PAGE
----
This post isn’t for advanced users. It’s a basic overview of FTP (file transfer protocol).
FTP was originally created in 1971 – before the birth of the World Wide Web–as a command-line interface (text-based, relying on specific commands). From inception, it was built to transfer files from one host computer to another.
In the past 43 years, there have been many additions to its core including:
- Allowing encrypted transfer (coded to prevent hacker interference).
- Client programs built to make the experience easier to manage.
Used widely in web development, FTP fits perfectly in this analogy I use with clients…
If your domain name (example.com) is like your physical street address, your web site hosting package is your land. Your house/building on that land is your web site. FTP is a way to get past the gate that blocks the property from being accessed.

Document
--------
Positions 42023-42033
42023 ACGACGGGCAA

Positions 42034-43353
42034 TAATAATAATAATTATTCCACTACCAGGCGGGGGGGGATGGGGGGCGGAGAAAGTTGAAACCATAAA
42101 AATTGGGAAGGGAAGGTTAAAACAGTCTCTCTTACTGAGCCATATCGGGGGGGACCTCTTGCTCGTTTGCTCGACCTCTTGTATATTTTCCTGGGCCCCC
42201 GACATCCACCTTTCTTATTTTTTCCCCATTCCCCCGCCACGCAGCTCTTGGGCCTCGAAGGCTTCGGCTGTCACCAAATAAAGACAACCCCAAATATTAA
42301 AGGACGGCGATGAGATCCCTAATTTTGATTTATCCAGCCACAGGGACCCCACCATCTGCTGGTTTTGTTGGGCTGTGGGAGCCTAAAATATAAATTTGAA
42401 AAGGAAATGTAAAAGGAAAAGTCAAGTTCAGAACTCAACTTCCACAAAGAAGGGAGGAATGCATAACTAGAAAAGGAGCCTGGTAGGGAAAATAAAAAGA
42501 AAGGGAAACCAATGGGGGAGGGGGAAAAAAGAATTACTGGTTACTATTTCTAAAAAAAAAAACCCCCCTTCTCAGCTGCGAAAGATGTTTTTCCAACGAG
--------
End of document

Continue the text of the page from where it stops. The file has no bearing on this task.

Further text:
Although there are ways to get “around” the gate, FTP allows for the easiest way to access the hosting to be available. Sort of like your driveway being blocked by a gate. You could climb the fence, you could parachute to the property – but the easiest (and correct) way to get to the web site’s contents – you’ll use FTP.
Using the driveway, your web site developer is allowed to use that driveway to bring in truckloads of useful materials – to help them build an incredible site for your business, organization or simply to boast about your personal achievements.